It was in 1969 that Arhangelskii published what is considered his most significant mathematical result. Solving a problem posed in 1923 by Alexandrov and Urysohn, he proved that a first-countable, compact Hausdorff space must have a cardinality no greater than the continuum. In fact, his theorem is much more general, giving an upper bound on the cardinality of any Hausdorff space in terms of two cardinal functions. Specifically, he showed that for any Hausdorff space X,


where χ(X) is the character, and L(X) is the Lindelöf number. Chris Good referred to Arhangelskii's theorem as an "impressive result", and "a model for many other results in the field."[4] Richard Hodel has called it "perhaps the most exciting and dramatic of the difficult inequalities",[5] a "beautiful inequality", and "the most important inequality in cardinal invariants."[6]

In 1970 Arhangelskii became a full professor, still at Moscow State University. He spent 1972–75 on leave in Pakistan, teaching at the University of Islamabad under a UNESCO program.[1]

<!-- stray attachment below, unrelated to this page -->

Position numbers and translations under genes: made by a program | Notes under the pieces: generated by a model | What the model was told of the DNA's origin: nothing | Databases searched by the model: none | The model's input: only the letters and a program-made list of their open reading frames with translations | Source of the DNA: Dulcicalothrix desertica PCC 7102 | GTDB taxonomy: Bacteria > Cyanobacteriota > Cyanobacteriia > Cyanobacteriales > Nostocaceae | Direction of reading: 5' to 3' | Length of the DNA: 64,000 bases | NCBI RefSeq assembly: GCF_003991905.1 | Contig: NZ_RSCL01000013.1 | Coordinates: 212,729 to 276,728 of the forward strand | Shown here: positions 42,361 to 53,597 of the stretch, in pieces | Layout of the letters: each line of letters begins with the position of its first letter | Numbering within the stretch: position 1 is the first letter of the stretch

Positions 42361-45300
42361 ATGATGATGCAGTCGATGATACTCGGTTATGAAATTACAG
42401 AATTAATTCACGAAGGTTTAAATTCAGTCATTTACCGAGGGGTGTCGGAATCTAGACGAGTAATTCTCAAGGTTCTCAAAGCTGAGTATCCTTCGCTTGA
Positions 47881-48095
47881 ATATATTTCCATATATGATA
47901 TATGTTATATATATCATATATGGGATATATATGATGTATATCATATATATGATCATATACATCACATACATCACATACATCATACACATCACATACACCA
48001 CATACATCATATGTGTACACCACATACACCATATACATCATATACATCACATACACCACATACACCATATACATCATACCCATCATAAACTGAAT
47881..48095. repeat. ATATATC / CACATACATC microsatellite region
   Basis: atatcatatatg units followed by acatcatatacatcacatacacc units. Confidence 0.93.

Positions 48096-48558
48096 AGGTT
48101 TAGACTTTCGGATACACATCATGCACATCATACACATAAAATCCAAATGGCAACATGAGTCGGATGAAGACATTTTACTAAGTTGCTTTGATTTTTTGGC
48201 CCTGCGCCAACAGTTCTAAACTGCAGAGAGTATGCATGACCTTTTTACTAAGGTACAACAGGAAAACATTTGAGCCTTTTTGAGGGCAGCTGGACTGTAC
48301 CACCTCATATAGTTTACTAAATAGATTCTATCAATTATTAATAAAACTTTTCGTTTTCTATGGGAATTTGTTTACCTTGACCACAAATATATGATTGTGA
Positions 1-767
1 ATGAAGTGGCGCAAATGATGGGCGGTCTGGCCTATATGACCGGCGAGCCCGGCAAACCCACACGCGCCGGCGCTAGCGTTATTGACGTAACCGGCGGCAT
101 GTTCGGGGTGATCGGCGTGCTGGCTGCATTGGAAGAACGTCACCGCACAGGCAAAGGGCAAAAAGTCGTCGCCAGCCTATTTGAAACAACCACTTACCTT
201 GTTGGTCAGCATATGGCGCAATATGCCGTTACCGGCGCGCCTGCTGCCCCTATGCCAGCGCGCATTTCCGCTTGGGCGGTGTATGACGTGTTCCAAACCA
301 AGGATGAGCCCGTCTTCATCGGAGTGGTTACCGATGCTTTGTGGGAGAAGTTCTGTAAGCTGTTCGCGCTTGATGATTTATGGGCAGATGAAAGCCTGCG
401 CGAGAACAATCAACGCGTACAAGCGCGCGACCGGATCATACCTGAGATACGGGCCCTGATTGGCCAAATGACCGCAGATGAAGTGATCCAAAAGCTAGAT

Arhangelskii took advantage of the few available opportunities to travel to mathematical conferences outside of the Soviet Union.[1] He was at a conference in Prague when the 1991 Soviet coup d'état attempt took place. Returning under very uncertain conditions, he began to seek academic opportunities in the United States.[7] In 1993 he accepted a professorship at Ohio University, where he received the Distinguished Professor Award in 2003.[8]

Arhangelskii was one of the founders of the journal Topology and its Applications, and volume 153 issue 13, July 2006, was a special issue, with most of the papers based on talks given at a special conference held at Brooklyn College 30 June–3 July 2003 in honor of his 65th birthday.

Selected publicationsEdit


  • Arkhangel'skii, Alexander Vladimirovich; Ponomarev, V.I. (1984). Fundamentals of General Topology: Problems and Exercises. Mathematics and Its Applications. Vol. 13. Dordrecht Boston: D. Reidel. ISBN 978-90-277-1355-1. OCLC 9944489.